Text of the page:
dgrieg, to produce good circuits using text we used to use DOS EDIT. the closest one can get now os MS notpad, which works fairly well. But I produced a lot of cable diagrams using edit and "wordstar" non-document. Back in the olden days. Those were the days my friend.
WilliamK, the value of Bipolar over MOSFET's or vice versa is a very convoluted relationship between voltage, current and switching speed as you well know. Bipolars have a VCEsat figure that can be markedly lower than the RDSon of a FET when they're hi voltage devices. Then there's the to SOA foldback behaviour of bipolars compared to the straight line SOA with MOSFET's which is really handy if there's a lot of load in the inductance so having the bipolar/MOSFET split per your description may make real good sense for some applications. I think a heatsink (or rather lack of need for one) could very easily make up for the added cost of drive circuitry.
That said, SOA would be the one thing that I would be keeping a real close eye on.
Interesting side note, the authour introduced us to the black box concept by talking about Opamps, I would have thought that they too should never be black-boxed until after the details are nutted out.
You can do anything with software. However, it does not run with out power. And when you violate the laws of physics there will be smoke and perhaps fire. We had a software engineer who did not bother to read the rise time rateing advised. As a ressult the circuit bounced when good deivices were used. The orginal fix to the fast software was slow devices with little gain. The fix was do change the software.
The H-bridge as shown will be about 90% efficient because half of the MOSFETs are hard-switched. This is a lot of electronics loss in a multi-kilowatt-level motor. Soft switching circuits can be added to the basic bridge to bring the efficiency to over 95% for AC or DC motor drives, maybe to 98%. Soft switching has the additional benefit of being less stressful on the MOSFETs and the motor windings, so it increases reliability.
A third H bridge configuration - 4 N channel stacked DS-DS-DS-DS, with or without series Schottky's and parallel HV super-duper-fast diodes. Why? - the DC rail voltage exceeds the FET DS voltage limits.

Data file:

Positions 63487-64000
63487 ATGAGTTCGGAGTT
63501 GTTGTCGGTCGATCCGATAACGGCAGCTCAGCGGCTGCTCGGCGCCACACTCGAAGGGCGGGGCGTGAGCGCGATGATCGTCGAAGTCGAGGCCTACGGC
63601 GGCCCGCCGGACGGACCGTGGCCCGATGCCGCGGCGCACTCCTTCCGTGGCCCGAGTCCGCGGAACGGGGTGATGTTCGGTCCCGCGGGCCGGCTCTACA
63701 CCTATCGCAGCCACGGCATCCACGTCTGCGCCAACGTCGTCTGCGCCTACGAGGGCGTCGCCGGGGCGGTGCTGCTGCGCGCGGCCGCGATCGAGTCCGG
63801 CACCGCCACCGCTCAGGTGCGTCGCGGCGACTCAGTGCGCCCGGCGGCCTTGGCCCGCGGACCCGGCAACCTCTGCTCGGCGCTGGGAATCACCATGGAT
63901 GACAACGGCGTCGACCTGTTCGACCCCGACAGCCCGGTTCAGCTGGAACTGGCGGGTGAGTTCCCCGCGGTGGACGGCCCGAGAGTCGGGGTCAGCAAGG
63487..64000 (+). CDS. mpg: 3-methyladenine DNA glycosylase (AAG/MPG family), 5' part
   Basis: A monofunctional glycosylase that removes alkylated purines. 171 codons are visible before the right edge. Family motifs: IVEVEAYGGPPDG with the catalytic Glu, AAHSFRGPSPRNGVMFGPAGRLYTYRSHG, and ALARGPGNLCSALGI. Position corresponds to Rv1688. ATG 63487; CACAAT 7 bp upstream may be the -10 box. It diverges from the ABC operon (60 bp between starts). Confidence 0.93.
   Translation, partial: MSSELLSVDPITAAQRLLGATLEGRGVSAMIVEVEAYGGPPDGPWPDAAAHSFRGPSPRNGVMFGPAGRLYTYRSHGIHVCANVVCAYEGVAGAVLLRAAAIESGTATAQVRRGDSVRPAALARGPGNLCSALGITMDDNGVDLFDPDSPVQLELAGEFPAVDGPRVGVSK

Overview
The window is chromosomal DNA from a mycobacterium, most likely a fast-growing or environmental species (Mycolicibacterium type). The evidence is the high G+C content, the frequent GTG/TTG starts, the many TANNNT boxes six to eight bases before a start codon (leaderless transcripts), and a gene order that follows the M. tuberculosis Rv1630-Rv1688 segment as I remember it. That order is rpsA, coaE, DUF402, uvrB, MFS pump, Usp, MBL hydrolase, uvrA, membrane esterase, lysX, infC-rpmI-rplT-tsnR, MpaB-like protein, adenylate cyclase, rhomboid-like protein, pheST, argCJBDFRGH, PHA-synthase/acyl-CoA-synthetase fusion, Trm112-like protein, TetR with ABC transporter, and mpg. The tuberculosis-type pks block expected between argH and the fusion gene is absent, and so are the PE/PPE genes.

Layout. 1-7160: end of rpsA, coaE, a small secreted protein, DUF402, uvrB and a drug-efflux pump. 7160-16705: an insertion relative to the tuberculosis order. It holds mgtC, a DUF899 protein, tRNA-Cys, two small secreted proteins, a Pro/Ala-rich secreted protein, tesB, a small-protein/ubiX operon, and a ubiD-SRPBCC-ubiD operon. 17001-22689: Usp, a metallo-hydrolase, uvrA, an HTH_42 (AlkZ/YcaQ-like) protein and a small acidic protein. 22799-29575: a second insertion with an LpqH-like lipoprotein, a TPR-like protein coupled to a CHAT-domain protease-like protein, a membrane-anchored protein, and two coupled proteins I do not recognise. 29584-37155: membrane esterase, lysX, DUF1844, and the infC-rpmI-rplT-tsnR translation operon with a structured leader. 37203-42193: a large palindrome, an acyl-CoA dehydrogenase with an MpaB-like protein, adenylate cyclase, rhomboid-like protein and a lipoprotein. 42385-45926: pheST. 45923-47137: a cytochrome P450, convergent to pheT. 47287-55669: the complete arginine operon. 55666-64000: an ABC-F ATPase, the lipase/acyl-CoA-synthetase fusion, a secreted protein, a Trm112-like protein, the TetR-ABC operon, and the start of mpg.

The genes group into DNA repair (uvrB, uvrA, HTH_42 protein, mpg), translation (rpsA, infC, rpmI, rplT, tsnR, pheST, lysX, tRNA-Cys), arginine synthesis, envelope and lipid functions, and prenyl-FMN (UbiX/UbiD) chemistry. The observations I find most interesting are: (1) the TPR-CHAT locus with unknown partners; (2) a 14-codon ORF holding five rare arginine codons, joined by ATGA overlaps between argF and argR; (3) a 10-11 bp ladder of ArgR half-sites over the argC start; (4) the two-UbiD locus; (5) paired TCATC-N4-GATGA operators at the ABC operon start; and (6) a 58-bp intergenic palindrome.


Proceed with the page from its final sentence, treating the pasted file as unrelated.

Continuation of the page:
I have seen an alternative arrangement for H-bridges that used to mosfets as the upper transistors and two NPN devices at the lower side. The benefit that was claimed was that the upper sidedevices had the lower voltage drop while conducting while the NPN devices worked faster for the PWM control function. And the shunting diodes could be external to the transistors so that their conduction loss during switching would not affect the transistor dissipation. Aside from making the drive circuit a bit more complex it certainly sounded like a worthwhile option.
Is there a downside that I have missed? Aside from not fitting into a single IC package?
Actually there are two H-bridge configurations, this is one of them. The other is made of all N-channel devices, the idea is that Rdson is always higher for P-channel devices, so by using all N-channel with a heavy load you will tend to lower losses. This is the more common configuration when an IC with a high level of integration is used to drive the power devices. Since such a configuration requires a drive voltage that is 5 to 10 volts higher than the supply voltage, the IC must include a charge pump, and it is by providing same that the IC "earns its keep" (merits the possibly higher cost in the application circuit). Such designs don't generally require additional analysis however, since presumably the design of the switchover time provided by the IC "guarantees" that cross-conduction in the bridge cannot occur.
Festo's BionicKangaroo combines pneumatic and electrical drive technology, plus very precise controls and condition monitoring. Like a real kangaroo, the BionicKangaroo robot harvests the kinetic energy of each takeoff and immediately uses it to power the next jump.
Design News and Digi-Key presents: Creating & Testing Your First RTOS Application Using MQX, a crash course that will look at defining a project, selecting a target processor, blocking code, defining tasks, completing code, and debugging.
Focus on Fundamentals consists of 45-minute on-line classes that cover a host of technologies. You learn without leaving the comfort of your desk. All classes are taught by subject-matter experts and all are archived. So if you can't attend live, attend at your convenience.